“He has difficulties with self-regulation.” What does that mean? I’ve been thinking a lot about self-regulation. It is a term I see more and more on IEPs, psychology reports, and in education forums. What is self-regulation and why is it so important?
This week, our son Jack returned to school after 6 months of medical leave. In November 2016 he developed an infection that led to PANDAS (Pediatric Autoimmune Neuropsychiatric Disorders Associated with Streptococcal Infections). As time went on, we learned that strep was not the only trigger for the flares, and he was diagnosed with both PANDAS and PANS (Pediatric Acute-onset Neuropsychiatric Syndrome), […]
Around the United States, families are getting ready for the first weeks of school. Our family is in the middle of helping our oldest son re-enter mainstream school after a semester of medical leave, while also preparing our daughter to begin kindergarten. As soon as August arrived, we felt the stress rise.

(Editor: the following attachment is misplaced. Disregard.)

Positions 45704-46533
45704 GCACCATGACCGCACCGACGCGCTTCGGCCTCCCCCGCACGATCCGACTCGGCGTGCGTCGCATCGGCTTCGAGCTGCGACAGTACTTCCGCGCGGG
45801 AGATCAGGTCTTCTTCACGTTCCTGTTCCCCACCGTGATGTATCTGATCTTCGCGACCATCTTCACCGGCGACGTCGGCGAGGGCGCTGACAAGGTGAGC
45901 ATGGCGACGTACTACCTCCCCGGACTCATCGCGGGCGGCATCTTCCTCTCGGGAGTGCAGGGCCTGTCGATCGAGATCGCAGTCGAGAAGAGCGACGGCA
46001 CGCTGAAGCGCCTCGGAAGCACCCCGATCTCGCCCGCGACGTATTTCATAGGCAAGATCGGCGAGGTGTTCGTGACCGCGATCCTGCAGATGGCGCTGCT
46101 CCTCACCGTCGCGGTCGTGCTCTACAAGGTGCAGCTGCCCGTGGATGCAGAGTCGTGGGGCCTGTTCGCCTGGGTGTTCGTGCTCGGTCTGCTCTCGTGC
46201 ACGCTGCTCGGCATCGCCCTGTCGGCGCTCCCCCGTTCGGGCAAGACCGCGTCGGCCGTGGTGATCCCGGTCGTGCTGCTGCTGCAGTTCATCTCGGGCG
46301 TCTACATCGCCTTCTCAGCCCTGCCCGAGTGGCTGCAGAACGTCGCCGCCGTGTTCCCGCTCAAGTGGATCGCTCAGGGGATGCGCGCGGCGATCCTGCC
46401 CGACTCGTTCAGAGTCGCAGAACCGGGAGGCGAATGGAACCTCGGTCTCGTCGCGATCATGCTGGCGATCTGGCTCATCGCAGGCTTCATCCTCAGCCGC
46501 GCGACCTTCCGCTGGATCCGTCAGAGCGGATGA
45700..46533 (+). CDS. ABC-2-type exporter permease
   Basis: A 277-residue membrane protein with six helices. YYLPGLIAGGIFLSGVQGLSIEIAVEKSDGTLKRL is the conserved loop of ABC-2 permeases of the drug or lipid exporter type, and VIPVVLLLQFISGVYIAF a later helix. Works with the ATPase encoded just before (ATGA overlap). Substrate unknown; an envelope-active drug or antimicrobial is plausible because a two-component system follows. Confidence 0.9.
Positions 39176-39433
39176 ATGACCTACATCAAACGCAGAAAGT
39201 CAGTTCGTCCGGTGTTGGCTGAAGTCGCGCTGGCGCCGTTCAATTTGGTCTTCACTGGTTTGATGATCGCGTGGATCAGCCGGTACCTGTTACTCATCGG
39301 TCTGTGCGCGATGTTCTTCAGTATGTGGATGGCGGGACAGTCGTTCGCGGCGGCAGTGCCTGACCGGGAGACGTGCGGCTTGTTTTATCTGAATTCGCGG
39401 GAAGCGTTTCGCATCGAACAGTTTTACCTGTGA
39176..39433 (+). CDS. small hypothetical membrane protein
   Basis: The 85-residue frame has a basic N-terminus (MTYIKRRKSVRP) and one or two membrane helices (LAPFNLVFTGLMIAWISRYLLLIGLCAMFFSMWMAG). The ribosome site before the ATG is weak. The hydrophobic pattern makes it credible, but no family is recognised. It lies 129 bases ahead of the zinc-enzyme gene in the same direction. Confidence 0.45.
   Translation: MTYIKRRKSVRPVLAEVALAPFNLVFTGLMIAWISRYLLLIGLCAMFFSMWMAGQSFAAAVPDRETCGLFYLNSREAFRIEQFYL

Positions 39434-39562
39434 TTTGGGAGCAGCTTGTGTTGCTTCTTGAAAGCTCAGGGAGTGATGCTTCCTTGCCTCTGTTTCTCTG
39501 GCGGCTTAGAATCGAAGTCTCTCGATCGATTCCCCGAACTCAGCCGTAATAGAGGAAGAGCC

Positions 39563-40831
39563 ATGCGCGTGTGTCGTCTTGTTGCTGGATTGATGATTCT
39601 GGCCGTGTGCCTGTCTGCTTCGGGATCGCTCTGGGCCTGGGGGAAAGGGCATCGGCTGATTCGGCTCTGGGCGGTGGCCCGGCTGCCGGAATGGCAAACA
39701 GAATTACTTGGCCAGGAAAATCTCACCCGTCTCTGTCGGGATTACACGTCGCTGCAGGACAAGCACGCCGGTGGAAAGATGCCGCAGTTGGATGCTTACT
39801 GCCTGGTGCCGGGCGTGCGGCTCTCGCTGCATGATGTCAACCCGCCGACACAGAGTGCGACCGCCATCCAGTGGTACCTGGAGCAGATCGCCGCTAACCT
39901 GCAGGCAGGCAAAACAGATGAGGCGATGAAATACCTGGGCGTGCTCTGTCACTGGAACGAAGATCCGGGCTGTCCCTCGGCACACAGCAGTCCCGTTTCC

Goodbye Summer Summer days are coming to an end. Whether your summer was schedule-free, completely structured or somewhere in between, the beginning of the school year brings change and transition. Part of me is very ready for this transition. The other part of me is trying to soak in what’s left of our summer vacation […]
I held his hand as the anesthesiologist put a small mask over his mouth and nose, and I watched him fall asleep. I squeezed his shoulder and kissed his cheek as his eyes lost focus and gently closed. After four days of GI, my oldest son, Jack, was “under” for his colonoscopy and endoscopy.
When our son Jack developed a mysterious illness in November of last year, our world turned upside down. Our once funny, vibrant, energetic boy could hardly get out of bed. Within a few short weeks, he was no longer able to attend school or participate in activities he had once loved. Over the course of […]
Exceptional Lives will present our new, free Resource Directory and How-To Guides to attendees at the 2nd annual Boston Public Schools Transition Conference this June.
The US Medicaid program requires that all states must screen and treat Medicaid-eligible children for mental health issues. But that wasn’t always the case in Massachusetts.